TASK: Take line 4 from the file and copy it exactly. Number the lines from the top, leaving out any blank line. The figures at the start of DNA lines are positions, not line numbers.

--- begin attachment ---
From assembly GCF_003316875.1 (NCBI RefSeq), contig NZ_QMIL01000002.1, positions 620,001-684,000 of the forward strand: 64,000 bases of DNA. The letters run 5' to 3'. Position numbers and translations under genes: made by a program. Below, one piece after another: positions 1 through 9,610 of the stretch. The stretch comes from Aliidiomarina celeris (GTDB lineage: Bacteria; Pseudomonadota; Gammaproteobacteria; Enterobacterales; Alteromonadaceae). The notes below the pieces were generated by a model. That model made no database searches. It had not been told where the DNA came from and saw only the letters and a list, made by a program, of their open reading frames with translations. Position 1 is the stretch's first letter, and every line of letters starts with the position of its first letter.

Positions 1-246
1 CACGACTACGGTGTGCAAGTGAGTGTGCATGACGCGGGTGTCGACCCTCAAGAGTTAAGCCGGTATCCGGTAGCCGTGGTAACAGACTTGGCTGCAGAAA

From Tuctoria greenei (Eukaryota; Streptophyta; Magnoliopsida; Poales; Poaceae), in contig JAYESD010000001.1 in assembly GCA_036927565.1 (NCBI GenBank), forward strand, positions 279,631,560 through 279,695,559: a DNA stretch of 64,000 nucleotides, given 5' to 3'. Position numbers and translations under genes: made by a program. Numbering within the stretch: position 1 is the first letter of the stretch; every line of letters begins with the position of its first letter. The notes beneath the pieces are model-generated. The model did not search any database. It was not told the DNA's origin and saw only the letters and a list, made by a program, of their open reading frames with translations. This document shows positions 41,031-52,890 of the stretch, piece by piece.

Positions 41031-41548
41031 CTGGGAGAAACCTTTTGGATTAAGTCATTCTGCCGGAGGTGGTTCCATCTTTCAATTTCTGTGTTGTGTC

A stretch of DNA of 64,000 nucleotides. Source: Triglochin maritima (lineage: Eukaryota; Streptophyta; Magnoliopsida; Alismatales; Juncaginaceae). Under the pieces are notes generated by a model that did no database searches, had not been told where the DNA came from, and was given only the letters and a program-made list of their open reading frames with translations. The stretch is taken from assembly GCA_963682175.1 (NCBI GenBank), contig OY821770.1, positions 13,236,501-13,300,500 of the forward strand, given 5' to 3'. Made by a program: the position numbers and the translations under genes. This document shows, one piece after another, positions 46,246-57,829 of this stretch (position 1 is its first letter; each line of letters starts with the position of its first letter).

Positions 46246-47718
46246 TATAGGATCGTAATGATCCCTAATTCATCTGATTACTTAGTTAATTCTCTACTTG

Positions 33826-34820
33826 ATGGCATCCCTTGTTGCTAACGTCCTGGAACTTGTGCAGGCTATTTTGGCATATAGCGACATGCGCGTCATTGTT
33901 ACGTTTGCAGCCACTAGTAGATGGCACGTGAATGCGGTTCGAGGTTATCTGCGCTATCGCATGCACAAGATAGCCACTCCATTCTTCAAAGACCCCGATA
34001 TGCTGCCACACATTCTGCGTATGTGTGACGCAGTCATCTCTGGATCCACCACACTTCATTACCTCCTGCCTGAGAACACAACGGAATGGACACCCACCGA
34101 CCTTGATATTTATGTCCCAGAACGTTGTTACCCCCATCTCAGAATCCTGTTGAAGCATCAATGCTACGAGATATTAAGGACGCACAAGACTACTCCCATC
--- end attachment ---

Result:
From Tuctoria greenei (Eukaryota; Streptophyta; Magnoliopsida; Poales; Poaceae), in contig JAYESD010000001.1 in assembly GCA_036927565.1 (NCBI GenBank), forward strand, positions 279,631,560 through 279,695,559: a DNA stretch of 64,000 nucleotides, given 5' to 3'. Position numbers and translations under genes: made by a program. Numbering within the stretch: position 1 is the first letter of the stretch; every line of letters begins with the position of its first letter. The notes beneath the pieces are model-generated. The model did not search any database. It was not told the DNA's origin and saw only the letters and a list, made by a program, of their open reading frames with translations. This document shows positions 41,031-52,890 of the stretch, piece by piece.